The photo actually shows Dowdy holding a hot dog bun. Prosecutors had seen the picture but didn't produce it. Coyle did nothing to rebut Perry's testimony, such as demand the prosecution show the actual photo to the jury, because he thought the judge was "hostile" to him and wouldn't let it in anyway.
"I put on Scott Perry, who substantially repudiated his testimony at trial," says Henricksen. "He said the photo of Emily eating a hot dog was the only tailgating party he'd seen a photo of, and he was in error."
The prosecutors never presented the photograph at trial, which Perry said he'd seen in the Tulsa World. Their response to Perry's recantation in the evidentiary hearing was to contend that, oh, well, the picture must have appeared in The Daily Oklahoman.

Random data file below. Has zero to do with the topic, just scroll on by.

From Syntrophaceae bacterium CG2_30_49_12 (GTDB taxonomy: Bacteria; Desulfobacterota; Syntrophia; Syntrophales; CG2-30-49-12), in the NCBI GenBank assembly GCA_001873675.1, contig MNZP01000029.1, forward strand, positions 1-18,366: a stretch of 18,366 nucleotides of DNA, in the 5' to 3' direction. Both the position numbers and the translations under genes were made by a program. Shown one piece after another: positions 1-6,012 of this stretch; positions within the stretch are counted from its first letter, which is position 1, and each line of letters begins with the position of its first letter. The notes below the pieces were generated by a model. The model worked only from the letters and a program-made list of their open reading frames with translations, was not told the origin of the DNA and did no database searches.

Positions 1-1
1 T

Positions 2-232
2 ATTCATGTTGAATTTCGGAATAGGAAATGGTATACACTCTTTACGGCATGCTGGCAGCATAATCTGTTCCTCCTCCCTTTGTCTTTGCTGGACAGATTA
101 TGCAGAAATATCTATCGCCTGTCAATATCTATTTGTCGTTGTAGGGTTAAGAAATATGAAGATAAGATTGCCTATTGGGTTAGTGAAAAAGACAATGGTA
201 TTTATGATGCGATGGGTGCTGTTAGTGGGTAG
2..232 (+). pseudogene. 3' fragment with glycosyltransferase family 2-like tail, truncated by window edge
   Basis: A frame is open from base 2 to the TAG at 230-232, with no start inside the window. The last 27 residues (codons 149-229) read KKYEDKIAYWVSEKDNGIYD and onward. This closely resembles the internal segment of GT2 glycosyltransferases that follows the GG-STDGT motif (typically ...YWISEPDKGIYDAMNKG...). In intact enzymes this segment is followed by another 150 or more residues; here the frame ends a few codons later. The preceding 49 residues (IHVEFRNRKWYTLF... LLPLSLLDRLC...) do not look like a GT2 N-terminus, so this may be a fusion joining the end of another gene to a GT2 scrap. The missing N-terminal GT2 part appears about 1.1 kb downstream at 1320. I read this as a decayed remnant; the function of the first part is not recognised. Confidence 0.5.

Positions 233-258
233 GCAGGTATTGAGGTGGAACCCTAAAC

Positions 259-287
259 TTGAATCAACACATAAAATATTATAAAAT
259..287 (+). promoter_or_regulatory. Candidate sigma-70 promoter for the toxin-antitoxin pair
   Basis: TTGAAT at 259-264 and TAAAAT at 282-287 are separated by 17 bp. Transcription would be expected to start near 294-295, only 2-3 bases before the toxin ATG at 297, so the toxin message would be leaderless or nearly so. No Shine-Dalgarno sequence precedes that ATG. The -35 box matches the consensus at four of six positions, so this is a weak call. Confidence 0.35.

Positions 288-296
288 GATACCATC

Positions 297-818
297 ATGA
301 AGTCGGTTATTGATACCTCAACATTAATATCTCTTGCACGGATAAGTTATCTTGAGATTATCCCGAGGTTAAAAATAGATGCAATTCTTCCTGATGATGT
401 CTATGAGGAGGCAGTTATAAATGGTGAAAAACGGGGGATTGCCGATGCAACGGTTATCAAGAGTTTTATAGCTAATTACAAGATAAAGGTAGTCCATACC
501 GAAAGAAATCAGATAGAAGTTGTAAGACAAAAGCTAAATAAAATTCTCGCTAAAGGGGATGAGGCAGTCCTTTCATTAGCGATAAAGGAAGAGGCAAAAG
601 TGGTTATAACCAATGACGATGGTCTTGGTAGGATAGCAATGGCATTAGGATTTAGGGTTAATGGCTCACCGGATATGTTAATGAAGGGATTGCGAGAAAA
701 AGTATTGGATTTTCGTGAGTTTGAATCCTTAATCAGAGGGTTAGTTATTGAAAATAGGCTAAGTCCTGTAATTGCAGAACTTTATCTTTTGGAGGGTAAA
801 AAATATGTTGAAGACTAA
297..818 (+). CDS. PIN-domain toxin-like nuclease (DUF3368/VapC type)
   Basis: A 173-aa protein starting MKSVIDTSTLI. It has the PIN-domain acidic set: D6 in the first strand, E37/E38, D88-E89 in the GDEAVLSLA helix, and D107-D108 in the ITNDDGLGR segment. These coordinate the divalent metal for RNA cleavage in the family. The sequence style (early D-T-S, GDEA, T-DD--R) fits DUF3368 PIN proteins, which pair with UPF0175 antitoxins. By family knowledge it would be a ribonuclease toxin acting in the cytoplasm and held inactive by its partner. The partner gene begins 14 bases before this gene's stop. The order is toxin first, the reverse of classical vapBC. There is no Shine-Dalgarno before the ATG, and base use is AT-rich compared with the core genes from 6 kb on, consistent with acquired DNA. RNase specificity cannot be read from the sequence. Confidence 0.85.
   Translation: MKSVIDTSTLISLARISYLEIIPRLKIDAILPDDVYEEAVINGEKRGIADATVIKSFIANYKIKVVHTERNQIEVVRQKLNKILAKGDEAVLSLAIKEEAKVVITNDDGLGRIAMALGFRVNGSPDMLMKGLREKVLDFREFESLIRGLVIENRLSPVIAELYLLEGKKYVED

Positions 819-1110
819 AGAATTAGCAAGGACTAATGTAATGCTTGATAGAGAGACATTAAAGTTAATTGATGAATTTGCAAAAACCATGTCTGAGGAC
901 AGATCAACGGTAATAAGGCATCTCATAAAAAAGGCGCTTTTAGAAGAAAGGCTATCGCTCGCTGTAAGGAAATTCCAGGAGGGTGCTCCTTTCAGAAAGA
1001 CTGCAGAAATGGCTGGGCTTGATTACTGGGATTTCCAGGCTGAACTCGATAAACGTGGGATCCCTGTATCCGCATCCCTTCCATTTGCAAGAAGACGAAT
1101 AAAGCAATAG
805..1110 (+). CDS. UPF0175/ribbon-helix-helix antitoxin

"I thought that was outrageous," says Henricksen. "You can do a computer search and there is no such photo. I argued that, in the two years this has been an issue, they would have produced it if they could have."
Prosecutors used other misleading testimony by Perry to portray Dowdy as continuing to drink and drive after the wreck, but Smotherman later admitted to the Observer that she had no evidence of that.
Instead of attacking the prosecutors' lack of evidence, Coyle did nothing. He collapsed under Caswell's "hostile" gaze and let the prosecutors walk their high heels all over him. Coyle's performance in the Dowdy trial was a bizarre fall from grace for a defense attorney once regarded as one of the best in OKC.
Each side will now use transcripts from the hearing to file briefs with Caswell, who will write her own opinion and forward it to the appeals court. The defense and prosecution will write briefs in response to her ruling. The appeals court could then rule or order oral arguments.
But those same appellate judges still have not ruled on Henricksen's motion for Caswell to remove herself. Dowdy is in the awkward position of asking Caswell to be impartial about her own courtroom conduct while simultaneously trying to get her removed from the case.